Do you fiddle with your sound system settings? Is amateur radio or other broadcasting forms fascinating? Have we got the job for you!
Broadcast and sound engineering technicians install, operate and perform maintenance on a variety of electronic equipment that records sound and provides broadcasting capabilities for television and radio stations, sound recordings, motion pictures and in a variety of presentation centers such as schools, businesses and organizations. In operating equipment, they adjust settings to provide optimum broadcasting or recording quality.
Requirements and Qualifications
A full time work schedule is fairly standard, with some evening, weekend and holiday work required due to 24 hour broadcasting schedules.
High School or GED
To remain competitive in today’s job market, an associate’s degree or technical certifications in broadcasting technologies, computer networking, electronics or similar fields is very beneficial. Certifications such as those offered by the Society of Broadcast Engineers or InfoComm International shows that you’ve kept up-to-date with new technology advancements and know industry standards.
Steps to Becoming a Broadcast and Sound Engineering Technician
Once you’ve finished a degree or certificate program, you can hire on at a small stations or markets, as large stations rarely hire an unexperienced technician. You will receive several months’ to a year’s on the job training, most commonly working under a more experienced technician, though some formal apprenticeships still exist. Because of the rate of change in technology, continuing education or job training is vital to keep your skills current. Pursuing additional certifications after getting a job will show an employer that you’re serious about keeping current with your skillset. Advancement opportunities include moving into a larger or more extensive company, becoming a supervisory technician or chief engineer.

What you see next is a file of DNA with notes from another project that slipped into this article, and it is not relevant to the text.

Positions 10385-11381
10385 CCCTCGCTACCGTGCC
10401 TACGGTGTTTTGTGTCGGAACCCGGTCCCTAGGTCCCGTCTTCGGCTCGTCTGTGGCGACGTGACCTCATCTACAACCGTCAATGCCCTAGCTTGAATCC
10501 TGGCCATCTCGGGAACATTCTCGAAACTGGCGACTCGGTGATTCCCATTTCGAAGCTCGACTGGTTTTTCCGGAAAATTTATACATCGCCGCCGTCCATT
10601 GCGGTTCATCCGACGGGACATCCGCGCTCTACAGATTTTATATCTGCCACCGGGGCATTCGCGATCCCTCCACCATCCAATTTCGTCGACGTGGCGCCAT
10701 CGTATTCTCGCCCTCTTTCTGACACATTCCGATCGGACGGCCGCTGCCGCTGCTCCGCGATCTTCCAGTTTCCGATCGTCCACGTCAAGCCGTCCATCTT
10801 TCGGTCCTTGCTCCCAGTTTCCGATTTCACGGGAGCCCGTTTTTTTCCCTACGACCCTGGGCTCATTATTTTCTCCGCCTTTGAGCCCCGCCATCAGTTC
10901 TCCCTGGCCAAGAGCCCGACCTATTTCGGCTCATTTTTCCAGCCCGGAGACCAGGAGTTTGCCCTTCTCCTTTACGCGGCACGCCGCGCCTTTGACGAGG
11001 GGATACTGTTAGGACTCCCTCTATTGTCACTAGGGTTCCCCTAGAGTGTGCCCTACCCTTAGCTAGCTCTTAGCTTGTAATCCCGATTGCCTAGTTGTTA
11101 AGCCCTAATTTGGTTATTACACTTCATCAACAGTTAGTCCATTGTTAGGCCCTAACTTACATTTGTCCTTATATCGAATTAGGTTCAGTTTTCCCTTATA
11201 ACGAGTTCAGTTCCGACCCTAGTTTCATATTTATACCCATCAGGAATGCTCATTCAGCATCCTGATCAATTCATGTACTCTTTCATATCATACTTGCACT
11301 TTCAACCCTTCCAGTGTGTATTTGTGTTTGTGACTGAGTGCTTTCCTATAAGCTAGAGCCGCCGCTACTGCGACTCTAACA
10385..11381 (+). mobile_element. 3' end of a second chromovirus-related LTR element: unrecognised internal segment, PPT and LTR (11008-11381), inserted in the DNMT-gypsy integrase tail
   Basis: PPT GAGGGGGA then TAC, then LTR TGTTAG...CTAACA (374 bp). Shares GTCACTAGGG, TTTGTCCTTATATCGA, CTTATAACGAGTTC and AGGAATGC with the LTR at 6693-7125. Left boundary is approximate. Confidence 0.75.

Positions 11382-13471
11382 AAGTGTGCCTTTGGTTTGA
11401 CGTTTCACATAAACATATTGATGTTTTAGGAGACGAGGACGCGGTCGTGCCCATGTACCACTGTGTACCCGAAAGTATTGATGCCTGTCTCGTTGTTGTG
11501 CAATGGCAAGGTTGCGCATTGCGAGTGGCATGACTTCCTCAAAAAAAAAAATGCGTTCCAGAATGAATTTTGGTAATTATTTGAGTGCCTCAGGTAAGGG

Technically inclined but not sure if this job is a good fit for you? No problem, there are many other opportunities in this career path:
- Computer support specialists render assistance to both in-house and consumer problems with technology and software.
- Electronic and electric engineering technicians assist in developing and designing a variety of electric and electronic equipment, including product testing and equipment adjustment.
- Electric and electronics installers and repairers provide installation, maintenance and replacement of electronic and electrical equipment in a number of fields.
- Film and video editors and camera operators work with digital cameras and video media to produce an assortment of video material and combine it into a cohesive production piece.
The average annual pay for broadcast and sound engineering technicians was $39,870 for all classifications as of May 2010. Sound engineering technicians had the highest average pay at $47,080, followed by audio and video equipment technicians at $40,540 and broadcast technicians at $35,120. On average, technicians in large cities made more than their rural counterparts.
Opportunities for broadcast and sound engineering technicians is expected to grow by 10% between 2010 and 2020, about the average of all career paths. Within this category, audio and video equipment technicians can anticipate a 13% rise in opportunities while broadcast technicians will have a slower rise in opportunities at 9% and sound engineering technicians slower yet at 1% over the same time period.